Patient presented with pancreas carcinoma with liver metastases. eTRAX is useful for visualization in non-neoplastic liver tissue.
In this clinical case, the lesion is approached using a microconvex probe, with a trajectory that is almost parallel to the ultrasound beam. In such a case, the needle is hardly visible with ultrasound alone.
The authors presented a correlation study using Computed Tomography (CT) that compared the differences between using a freehand and needle-guided ultrasound biopsy technique. The purpose was to assess the accuracy of the needle position in relation to the target and to quantitatively characterize the time required to insert a needle to the target and the number of needle passes required to reach the target using each technique.
In this clinical investigation, the authors conduct a study to evaluate the accuracy and safety of electromagnetic needle tracking for use during ultrasound-guided percutaneous liver biopsy. Using a 16-gauge eTRAX™ Needle Tip Tracking system as a cannula, two 18-gauge tissue cores were retrieved using an automated biopsy needle and an ultrasound system with positioning sensor technology. In total, 23 liver biopsy procedures were performed. The majority of the procedures were completed using an in-plane approach, however, the out-of-plane approach was utilized during cases deemed inconvenient or unsafe for the traditional method.
Ultrasound gel presents a risk of infection when contaminated gel is used in ultrasound-guided needle procedures. Remove the use of gel from ultrasound procedures with Envision.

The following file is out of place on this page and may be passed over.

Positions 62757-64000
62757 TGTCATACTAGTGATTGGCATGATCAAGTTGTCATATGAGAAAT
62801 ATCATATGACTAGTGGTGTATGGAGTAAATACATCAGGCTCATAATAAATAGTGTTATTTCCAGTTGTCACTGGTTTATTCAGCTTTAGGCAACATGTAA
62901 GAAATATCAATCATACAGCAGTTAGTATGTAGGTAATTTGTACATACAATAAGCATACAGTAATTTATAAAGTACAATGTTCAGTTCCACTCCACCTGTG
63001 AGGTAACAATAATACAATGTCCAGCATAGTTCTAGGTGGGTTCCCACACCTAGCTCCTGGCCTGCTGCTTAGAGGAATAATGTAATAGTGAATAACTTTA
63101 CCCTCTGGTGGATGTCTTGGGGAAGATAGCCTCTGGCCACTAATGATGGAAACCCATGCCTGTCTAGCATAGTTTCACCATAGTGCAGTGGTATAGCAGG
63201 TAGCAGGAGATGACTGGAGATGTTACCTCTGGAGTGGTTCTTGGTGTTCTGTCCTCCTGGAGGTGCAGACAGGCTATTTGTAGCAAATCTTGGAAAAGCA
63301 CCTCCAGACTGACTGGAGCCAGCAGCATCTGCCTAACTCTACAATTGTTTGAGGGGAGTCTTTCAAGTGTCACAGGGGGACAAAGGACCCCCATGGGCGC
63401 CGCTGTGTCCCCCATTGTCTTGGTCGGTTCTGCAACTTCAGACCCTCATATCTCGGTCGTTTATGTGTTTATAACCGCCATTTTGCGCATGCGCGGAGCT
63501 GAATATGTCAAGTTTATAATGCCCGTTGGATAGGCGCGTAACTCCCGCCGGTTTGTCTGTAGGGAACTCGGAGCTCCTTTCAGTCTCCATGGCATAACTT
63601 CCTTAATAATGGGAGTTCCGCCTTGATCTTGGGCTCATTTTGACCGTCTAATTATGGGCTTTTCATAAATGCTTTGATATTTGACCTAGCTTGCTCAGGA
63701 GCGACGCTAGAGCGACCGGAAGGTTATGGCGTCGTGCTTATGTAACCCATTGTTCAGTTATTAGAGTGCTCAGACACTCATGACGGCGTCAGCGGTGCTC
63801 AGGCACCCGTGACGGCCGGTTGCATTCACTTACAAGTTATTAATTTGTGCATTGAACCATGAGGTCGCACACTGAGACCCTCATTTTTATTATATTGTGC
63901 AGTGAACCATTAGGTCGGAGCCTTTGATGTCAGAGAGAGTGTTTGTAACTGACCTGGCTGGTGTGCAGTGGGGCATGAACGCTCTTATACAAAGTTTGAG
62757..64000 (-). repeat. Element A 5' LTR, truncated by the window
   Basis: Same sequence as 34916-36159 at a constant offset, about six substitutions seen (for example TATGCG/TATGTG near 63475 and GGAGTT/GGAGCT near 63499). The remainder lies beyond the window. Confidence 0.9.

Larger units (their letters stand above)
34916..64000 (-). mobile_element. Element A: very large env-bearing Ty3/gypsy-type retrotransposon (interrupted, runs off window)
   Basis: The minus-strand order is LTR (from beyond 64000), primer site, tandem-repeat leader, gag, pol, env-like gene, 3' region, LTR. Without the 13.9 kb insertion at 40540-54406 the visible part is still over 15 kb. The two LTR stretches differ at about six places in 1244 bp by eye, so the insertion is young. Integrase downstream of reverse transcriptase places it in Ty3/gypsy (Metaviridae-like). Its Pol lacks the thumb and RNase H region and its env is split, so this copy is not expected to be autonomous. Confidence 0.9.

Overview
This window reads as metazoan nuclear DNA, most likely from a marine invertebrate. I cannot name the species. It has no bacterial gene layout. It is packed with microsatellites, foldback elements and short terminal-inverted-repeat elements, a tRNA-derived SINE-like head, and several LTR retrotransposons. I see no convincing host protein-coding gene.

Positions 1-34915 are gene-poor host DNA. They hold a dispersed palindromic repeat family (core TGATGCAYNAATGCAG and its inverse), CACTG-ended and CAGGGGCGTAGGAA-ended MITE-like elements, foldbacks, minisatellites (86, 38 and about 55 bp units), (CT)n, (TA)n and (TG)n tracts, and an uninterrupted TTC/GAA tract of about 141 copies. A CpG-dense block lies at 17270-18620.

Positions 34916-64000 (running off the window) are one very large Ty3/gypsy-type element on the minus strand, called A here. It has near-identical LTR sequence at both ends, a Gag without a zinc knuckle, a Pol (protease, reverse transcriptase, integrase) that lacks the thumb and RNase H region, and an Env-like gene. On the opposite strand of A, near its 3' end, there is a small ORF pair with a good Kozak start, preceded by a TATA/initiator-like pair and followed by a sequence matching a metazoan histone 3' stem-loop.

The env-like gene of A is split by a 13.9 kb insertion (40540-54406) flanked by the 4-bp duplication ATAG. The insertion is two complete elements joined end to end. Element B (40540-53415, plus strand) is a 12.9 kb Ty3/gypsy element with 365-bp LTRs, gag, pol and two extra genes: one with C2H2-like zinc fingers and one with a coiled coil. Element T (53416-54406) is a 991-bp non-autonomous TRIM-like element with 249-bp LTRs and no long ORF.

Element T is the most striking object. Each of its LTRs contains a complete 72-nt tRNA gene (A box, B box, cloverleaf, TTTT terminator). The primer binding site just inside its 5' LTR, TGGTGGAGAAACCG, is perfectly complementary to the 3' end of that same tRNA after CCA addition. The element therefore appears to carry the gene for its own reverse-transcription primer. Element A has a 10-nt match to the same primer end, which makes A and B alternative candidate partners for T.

This case demonstrated that monitoring of electrode tip using VirtuTRAX is feasible and helpful for thyroid RFA. The VirtuTRAX device could increase the accuracy and the outcome of thyroid RFA while reducing the complication rate, shortening the procedure time and learning curve.
Fine needle aspiration (FNA) procedures often use ultrasound gel, which can create artefacts in the specimens and lead to misdiagnosis of the patient or a non-diagnostic sample.
An in vivo swine study was performed to assess the overall targeting accuracy of an ultrasound system with navigation technology, electromagnetic tracking and needle sensor technology embedded within the needle tip and placed a the hub of the needle. The target accuracy of the two techniques was then compared to a free-hand technique. Metallic targets were embedded into the paraspinal muscle, kidneys and liver of the swine model. CT data sets were used in combination with real-time ultrasound imaging to evalaute the Virtual Navigator’s response to respiratory motion and targeting accuracy in a live model.
Abscess drainage under ultrasound guidance has advantages over using other imaging modalities. Real-time visualization of the area of interest and drain placement can be accomplished within a department or portably at the patient bedside. Unfortunately, ultrasound has limitations imaging through air-containing cavitities or behind bone. In this pictorial essay, the authors describe three patient cases where the use of ultrasound and electromagnetic needle tracking, eTRAX™ Needle Tip Tracking System (CIVCO Medical Solutions, Kalona, IA) in combination with image fusion (GE Healthcare LOGIQ E9, Milwaukee, WI) with CT or MRI data sets successfully treat air filled intraabdominal cavity abscesses.
In this article, the authors conducted a pre-clinical trial using a liver phantom with a corresponding CT dataset to evaluate the performance and time efficiency for performing liver interventions under US-guided image fusion using the LOGIQ™ E9 with Volume Navigation (VNAV, GE Healthcare, Chalfont St. Giles, UK) and a 16-gauge eTRAX™ needle tip tracking system.